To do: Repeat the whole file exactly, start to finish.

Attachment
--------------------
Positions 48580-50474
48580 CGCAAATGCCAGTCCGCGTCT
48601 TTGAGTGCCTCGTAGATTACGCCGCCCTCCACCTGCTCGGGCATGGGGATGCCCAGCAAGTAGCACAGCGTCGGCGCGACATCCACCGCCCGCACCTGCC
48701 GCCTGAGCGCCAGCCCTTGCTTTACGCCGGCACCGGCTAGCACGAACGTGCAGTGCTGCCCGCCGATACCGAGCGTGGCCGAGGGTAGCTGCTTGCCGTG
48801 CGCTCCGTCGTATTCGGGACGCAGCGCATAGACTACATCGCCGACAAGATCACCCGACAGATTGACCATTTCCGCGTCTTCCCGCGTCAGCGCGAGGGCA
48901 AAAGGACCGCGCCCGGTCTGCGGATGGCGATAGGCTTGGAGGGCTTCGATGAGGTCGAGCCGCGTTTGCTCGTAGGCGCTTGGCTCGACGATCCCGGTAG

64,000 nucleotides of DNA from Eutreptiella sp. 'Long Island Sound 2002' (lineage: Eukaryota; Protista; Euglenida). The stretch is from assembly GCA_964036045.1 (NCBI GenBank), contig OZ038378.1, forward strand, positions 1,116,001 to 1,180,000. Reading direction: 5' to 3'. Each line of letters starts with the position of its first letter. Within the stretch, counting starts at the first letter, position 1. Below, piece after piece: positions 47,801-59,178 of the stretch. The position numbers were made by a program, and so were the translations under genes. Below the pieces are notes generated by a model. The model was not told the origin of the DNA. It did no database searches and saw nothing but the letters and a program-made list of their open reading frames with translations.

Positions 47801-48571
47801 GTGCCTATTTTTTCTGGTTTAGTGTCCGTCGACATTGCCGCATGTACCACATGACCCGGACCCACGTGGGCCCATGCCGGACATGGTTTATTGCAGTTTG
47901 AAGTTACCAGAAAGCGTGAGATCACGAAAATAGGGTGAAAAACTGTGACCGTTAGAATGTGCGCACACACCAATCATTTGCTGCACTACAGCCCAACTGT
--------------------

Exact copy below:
Positions 48580-50474
48580 CGCAAATGCCAGTCCGCGTCT
48601 TTGAGTGCCTCGTAGATTACGCCGCCCTCCACCTGCTCGGGCATGGGGATGCCCAGCAAGTAGCACAGCGTCGGCGCGACATCCACCGCCCGCACCTGCC
48701 GCCTGAGCGCCAGCCCTTGCTTTACGCCGGCACCGGCTAGCACGAACGTGCAGTGCTGCCCGCCGATACCGAGCGTGGCCGAGGGTAGCTGCTTGCCGTG
48801 CGCTCCGTCGTATTCGGGACGCAGCGCATAGACTACATCGCCGACAAGATCACCCGACAGATTGACCATTTCCGCGTCTTCCCGCGTCAGCGCGAGGGCA
48901 AAAGGACCGCGCCCGGTCTGCGGATGGCGATAGGCTTGGAGGGCTTCGATGAGGTCGAGCCGCGTTTGCTCGTAGGCGCTTGGCTCGACGATCCCGGTAG

64,000 nucleotides of DNA from Eutreptiella sp. 'Long Island Sound 2002' (lineage: Eukaryota; Protista; Euglenida). The stretch is from assembly GCA_964036045.1 (NCBI GenBank), contig OZ038378.1, forward strand, positions 1,116,001 to 1,180,000. Reading direction: 5' to 3'. Each line of letters starts with the position of its first letter. Within the stretch, counting starts at the first letter, position 1. Below, piece after piece: positions 47,801-59,178 of the stretch. The position numbers were made by a program, and so were the translations under genes. Below the pieces are notes generated by a model. The model was not told the origin of the DNA. It did no database searches and saw nothing but the letters and a program-made list of their open reading frames with translations.

Positions 47801-48571
47801 GTGCCTATTTTTTCTGGTTTAGTGTCCGTCGACATTGCCGCATGTACCACATGACCCGGACCCACGTGGGCCCATGCCGGACATGGTTTATTGCAGTTTG
47901 AAGTTACCAGAAAGCGTGAGATCACGAAAATAGGGTGAAAAACTGTGACCGTTAGAATGTGCGCACACACCAATCATTTGCTGCACTACAGCCCAACTGT